In an election seen across the nation as a test of race relations, Democratic Sen. J. Bennett Johnston narrowly won reelection Saturday, turning aside a surprisingly stubborn challenge from state Rep. David Duke, a former grand wizard of the Ku Klux Klan.
But Duke refused to concede defeat Saturday night, and his powerful showing immediately sparked predictions that he would bid for another high office as soon as next year.
With 98% of the precincts reporting, Johnston led Duke, who was running as a Republican, 54% to 43%, with minor candidates rounding out the field.
Under Louisiana election law, Duke and Johnston both ran in an open primary Saturday. Because Johnston won more than 50% of the vote, he will be returned to Washington without a November runoff.
Hoping to push Johnston below a majority, Duke threatened legal action to require that state officials count absentee ballots cast this week for Republican state Sen. Ben Bagert, who dropped out of the race Thursday. But Democrats insisted that his complaint has no legal basis, and that even if the absentee Bagert votes were counted Johnston would still have a majority.
"My friends, I am here to tell you tonight: We did it," Johnston told his supporters in New Orleans.
"We sent out the message all over this state, the message that's going to go all over this country. Louisiana is together, that after this campaign tonight it's united and we are determined to move this state forward," he said.
Duke's polarizing campaign against affirmative action and "the rising welfare underclass" drew enormous media attention for months, and Saturday's turnout was high, election officials said.
Many Democrats who gathered at a downtown hotel Saturday night were stunned at the closeness of the race, and the 1,000 Duke supporters gathered at a Lion's Club in the New Orleans suburb of Harahan exulted at his strong competitive finish. With more than a quarter of the state's votes cast by blacks--who voted overwhelmingly for Johnston--Duke's showing meant that he captured a clear majority of white voters, officials said.
Duke, appearing before his supporters, said Johnston would not get the majority needed to avoid a runoff.
"All I can tell you is that we have not yet begun to fight," Duke said.
With Louisiana still mired in an economic slump, Republicans began the year with high hopes of unseating Johnston, an unobtrusive, moderate Democrat in a state that likes its politics piquant.
But once Bagert, the Republican Party's endorsed candidate, failed to show sufficient strength, the GOP focus quickly shifted to stopping Duke--whose speeches have been criticized for undertones of racism and anti-Semitism.
For example, Duke has said that through welfare programs, affirmative action, hiring quotas and minority set-asides, the government has stacked the economic deck against whites. "We have massive discrimination going on. It's called affirmative action," he said.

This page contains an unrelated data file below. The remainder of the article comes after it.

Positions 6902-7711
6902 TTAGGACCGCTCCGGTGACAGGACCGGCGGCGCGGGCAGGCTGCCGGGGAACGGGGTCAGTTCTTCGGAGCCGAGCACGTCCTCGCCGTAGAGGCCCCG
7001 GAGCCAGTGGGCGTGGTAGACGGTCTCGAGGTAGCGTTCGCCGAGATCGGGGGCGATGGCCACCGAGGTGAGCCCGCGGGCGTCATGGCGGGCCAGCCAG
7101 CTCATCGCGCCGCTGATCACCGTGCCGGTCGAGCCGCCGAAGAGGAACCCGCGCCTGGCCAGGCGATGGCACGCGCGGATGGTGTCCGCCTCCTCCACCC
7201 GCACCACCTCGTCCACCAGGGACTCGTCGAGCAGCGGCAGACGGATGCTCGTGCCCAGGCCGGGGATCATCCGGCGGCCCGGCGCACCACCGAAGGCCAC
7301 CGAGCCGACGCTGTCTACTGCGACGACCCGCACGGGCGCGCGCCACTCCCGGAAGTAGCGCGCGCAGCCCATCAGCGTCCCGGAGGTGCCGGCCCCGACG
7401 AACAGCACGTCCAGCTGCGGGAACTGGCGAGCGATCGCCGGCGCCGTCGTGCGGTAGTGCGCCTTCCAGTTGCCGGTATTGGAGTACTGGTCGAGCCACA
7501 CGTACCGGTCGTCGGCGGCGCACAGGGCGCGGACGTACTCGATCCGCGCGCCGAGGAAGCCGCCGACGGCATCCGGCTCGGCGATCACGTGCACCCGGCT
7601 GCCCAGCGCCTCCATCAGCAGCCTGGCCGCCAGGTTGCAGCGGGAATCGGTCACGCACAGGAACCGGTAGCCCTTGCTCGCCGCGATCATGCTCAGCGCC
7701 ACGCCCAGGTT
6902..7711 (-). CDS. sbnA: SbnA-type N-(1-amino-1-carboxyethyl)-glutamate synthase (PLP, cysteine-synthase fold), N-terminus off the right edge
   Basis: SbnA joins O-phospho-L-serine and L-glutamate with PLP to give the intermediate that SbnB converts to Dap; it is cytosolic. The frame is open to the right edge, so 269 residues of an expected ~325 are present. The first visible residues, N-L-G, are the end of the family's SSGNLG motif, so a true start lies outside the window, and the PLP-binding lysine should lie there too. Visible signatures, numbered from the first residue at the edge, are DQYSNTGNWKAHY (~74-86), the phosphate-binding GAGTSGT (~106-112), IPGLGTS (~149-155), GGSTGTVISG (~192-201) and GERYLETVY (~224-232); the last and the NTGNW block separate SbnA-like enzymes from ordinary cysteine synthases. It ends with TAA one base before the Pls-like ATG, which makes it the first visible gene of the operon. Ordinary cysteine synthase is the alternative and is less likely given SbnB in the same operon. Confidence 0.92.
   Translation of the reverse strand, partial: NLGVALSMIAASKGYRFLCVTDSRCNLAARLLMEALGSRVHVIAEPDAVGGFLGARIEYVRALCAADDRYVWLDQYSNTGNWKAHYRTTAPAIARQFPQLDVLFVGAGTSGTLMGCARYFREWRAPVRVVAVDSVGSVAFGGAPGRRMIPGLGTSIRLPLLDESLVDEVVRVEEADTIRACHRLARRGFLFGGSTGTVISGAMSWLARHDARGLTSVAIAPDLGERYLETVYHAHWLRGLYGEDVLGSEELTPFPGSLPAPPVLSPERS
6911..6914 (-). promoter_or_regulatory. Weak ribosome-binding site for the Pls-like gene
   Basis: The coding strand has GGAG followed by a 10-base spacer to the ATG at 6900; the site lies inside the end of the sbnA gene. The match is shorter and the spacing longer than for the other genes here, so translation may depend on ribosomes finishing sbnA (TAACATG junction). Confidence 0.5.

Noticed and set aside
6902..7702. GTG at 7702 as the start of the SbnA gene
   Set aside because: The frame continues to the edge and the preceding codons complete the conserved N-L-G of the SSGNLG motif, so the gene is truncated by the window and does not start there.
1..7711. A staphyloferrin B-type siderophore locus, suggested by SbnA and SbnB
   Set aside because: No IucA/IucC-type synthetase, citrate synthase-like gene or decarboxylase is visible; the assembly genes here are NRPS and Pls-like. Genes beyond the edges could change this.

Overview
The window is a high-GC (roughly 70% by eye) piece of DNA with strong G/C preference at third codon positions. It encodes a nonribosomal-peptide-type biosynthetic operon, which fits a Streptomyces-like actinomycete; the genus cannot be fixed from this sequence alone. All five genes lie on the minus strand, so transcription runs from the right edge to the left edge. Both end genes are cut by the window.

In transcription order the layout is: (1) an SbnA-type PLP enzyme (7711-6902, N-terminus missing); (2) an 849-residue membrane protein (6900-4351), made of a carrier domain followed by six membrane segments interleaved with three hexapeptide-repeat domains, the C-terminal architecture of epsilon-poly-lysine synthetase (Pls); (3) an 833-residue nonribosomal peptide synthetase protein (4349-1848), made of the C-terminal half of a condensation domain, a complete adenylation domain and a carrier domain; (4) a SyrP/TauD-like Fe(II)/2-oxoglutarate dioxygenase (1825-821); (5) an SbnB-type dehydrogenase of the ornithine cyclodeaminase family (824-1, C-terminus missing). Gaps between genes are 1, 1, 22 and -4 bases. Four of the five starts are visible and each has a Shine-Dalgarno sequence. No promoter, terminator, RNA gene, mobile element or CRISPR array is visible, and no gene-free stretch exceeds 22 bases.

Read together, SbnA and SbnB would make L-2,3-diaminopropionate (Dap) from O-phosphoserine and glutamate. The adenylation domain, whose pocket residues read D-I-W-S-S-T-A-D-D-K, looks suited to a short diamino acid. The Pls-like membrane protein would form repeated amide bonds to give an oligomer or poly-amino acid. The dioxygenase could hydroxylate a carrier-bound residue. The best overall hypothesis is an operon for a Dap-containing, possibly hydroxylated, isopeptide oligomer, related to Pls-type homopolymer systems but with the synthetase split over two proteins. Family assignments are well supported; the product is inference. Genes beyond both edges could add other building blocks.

Over the summer, the National Republican Senatorial Committee tried to recruit former Gov. David C. Treen into the race. When that failed, the party virtually abandoned Bagert. Three days before the election, eight Republican senators sent the party nominee an unmistakeable signal by endorsing Johnston. Bagert took the hint and quit the field on Thursday.
Many Johnston supporters felt the incumbent senator had already blocked Duke's rise through persistent attacks on his klan background.
Initially, Johnston ignored Duke. But, when Duke's support surged toward 30% over the summer, the senator reassessed his strategy.
In September, Johnston ran a visceral spot showing Duke leading a klan rally and chanting "White Power!" And in his final swing through the state, Johnston focused almost entirely on Duke's extremist ties. Never previously known for rhetorical passion or moral intensity, Johnston approached a rough-hewn eloquence in his plea for a repudiation of Duke.
"It is not just a political choice," he told one audience two days before the vote. "It is a moral choice. . . . If we let hate get started, if we let division get started, in this state and in this country, we're finished."
In addition to the attacks on his affiliations with the klan and neo-Nazi organizations, Duke's momentum was also slowed by disclosures that he had misrepresented his record in Vietnam, failed to file state income tax returns through the mid-1980s, anonymously co-authored a sex manual for women and had his face smoothed and contoured by plastic surgery.
Despite these damaging revelations, Duke's campaign continued to be propelled by powerful currents of racial animosity, economic discontent and hostility toward Washington. "Duke is a rebellion against what's going on in politics," said small businessman Wallace Bryan as he sat outside a polling place in Metairie, the New Orleans suburb Duke represents in the state House.
In the election's aftermath, pending Duke's challenge to Saturday's results, speculation here centers on his political future. Facing the prospect of a serious challenge to his state legislative seat, Duke is expected by many observers to instead roll right into next year's governor's race. In an interview last week, Duke said he "could see" a gubernatorial bid against Democrat Buddy Roemer, "but I'm not predicting that."
Others here say Duke may seek one of the lesser statewide offices next year or seek reelection to his state House seat as a springboard to a congressional race in 1992.
His supporters appear eager to get back into the gate. "He's used the campaign to get his name across the state," said Gaynell Koper, a Metairie secretary after voting Saturday. "I think he will run for everything that comes up for the next 10 years until he wins."
Free-lance writer Garry Boulard contributed to this story.